Using music to rally the troops, nurses at city hospitals took to the steps of City Hall Tuesday to demand a new contract.
The last agreement with the New York City Health and Hospitals Corporation expired nearly two years ago. There was no pay increase in the final year of that contract, so nurses haven't even had a cost of living adjustment in three years.
"Other unions within the municipal labor coalition have gotten pay increases, and we kind of came at the end of when they were giving out the four and four percent, and we came at the end when everything fell apart in terms of financials," said Ann Bove, a registered nurse.
"The cost of living is so high, and we've got nothing. We are working so hard taking care of New York City, but nobody's taking care of us," said Tola Shuib, a registered nurse.
All told, 8,800 members of the New York State Nurses Association are working in the five boroughs: 8,500 work in city hospitals, and 300 are assigned to city agencies.
Members say they're not only being paid less, they're being asked to do more.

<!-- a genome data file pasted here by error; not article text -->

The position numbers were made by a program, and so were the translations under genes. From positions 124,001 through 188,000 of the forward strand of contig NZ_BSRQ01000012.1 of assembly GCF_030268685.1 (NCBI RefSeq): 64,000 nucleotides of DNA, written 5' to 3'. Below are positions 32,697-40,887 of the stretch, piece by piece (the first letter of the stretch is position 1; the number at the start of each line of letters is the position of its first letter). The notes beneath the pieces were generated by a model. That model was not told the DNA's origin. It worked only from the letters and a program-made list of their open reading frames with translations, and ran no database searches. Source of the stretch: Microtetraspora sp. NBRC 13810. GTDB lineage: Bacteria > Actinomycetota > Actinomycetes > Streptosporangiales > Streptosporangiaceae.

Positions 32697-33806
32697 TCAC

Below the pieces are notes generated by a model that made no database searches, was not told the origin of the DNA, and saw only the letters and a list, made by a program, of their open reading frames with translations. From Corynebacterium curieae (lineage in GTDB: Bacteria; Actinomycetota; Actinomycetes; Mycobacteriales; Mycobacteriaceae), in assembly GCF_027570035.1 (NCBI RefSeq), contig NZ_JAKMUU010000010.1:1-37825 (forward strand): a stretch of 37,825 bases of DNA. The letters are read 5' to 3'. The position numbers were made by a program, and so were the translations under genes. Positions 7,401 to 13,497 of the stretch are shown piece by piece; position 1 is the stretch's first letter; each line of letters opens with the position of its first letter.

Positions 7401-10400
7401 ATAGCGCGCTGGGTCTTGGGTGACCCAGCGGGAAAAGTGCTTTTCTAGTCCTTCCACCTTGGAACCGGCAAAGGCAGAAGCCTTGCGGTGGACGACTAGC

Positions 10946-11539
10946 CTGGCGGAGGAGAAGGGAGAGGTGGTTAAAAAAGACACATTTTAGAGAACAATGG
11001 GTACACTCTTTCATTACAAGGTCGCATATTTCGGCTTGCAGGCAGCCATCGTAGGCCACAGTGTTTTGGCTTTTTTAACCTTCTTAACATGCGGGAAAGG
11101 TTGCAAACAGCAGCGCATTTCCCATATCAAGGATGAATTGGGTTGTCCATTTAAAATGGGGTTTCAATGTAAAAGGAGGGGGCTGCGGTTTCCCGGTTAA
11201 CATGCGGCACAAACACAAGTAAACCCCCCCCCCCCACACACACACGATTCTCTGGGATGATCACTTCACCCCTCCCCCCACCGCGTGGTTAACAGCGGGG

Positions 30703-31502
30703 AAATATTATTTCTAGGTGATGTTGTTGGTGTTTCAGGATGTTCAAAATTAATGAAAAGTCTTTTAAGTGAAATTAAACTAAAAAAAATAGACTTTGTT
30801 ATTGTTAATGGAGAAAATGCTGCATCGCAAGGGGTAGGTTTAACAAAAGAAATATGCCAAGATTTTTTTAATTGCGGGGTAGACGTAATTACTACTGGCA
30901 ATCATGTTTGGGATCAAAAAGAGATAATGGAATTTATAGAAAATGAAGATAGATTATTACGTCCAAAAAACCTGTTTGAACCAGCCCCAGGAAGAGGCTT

“Through the last couple of years with other hospitals that have closed in the other boroughs and St. Vincent’s, we’ve had a steady increase of patients come through the emergency rooms, creating more of a challenge for our staffing, so this tonight is to help make the mayor aware that we need better staffing levels for patient safety,” said Grace Otto, a registered nurse.
Hospitals have said they can't afford higher labor costs because of budget pressure and cuts to Medicaid.
Nurses say their counterparts at private hospitals have fared better in terms of contract negotiations, but hospital executives have not made any sacrifices.
"Five CEOs last year made $18 million," said one nurse present at the rally.
HHC referred NY1 to the Office of Labor Relations. NY1 reached out to them but did not hear back.
Negotiations between the two sides are ongoing, but unlike nurses at private hospitals, city nurses are barred by state law from going out on strike.